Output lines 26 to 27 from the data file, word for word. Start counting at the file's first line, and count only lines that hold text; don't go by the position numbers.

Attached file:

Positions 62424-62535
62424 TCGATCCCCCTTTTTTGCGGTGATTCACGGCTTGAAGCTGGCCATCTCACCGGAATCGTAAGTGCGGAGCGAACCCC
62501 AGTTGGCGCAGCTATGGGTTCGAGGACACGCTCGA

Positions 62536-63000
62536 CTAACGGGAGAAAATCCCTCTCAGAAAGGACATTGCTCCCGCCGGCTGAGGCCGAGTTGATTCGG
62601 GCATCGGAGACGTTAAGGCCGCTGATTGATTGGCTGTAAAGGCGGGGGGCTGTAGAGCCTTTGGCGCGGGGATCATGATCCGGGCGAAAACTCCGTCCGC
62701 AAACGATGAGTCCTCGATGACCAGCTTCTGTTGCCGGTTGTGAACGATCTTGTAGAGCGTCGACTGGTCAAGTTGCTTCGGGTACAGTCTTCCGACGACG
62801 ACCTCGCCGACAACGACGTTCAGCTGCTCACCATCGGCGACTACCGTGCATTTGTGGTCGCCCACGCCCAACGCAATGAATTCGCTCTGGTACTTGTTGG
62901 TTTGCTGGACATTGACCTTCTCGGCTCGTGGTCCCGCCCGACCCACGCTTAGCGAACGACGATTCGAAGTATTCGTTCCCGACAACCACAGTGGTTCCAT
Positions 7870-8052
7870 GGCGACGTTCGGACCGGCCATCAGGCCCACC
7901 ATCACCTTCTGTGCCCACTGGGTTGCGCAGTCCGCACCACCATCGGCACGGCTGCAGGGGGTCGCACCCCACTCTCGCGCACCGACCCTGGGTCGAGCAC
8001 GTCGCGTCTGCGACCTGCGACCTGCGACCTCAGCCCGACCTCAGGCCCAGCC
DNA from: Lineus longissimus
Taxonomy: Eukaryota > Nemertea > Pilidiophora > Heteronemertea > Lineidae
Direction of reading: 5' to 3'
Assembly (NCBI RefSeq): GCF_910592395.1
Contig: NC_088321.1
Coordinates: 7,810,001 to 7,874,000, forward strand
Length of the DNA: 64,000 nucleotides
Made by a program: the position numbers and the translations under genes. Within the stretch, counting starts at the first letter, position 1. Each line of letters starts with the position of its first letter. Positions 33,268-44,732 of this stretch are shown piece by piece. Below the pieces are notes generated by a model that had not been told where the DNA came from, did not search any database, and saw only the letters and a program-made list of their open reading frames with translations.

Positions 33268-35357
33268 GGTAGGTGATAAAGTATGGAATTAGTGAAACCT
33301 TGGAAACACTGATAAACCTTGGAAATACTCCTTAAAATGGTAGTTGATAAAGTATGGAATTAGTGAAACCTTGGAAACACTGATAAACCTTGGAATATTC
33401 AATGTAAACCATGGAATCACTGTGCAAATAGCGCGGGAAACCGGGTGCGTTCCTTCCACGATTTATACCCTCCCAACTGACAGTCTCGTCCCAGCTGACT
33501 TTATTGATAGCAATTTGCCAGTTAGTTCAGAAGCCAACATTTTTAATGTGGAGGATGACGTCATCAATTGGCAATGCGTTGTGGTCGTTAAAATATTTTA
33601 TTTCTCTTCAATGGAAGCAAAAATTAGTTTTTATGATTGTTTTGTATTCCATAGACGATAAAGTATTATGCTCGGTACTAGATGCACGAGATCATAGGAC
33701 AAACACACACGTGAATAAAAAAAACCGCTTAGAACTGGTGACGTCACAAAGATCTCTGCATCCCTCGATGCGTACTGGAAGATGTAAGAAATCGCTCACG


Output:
33501 TTATTGATAGCAATTTGCCAGTTAGTTCAGAAGCCAACATTTTTAATGTGGAGGATGACGTCATCAATTGGCAATGCGTTGTGGTCGTTAAAATATTTTA
33601 TTTCTCTTCAATGGAAGCAAAAATTAGTTTTTATGATTGTTTTGTATTCCATAGACGATAAAGTATTATGCTCGGTACTAGATGCACGAGATCATAGGAC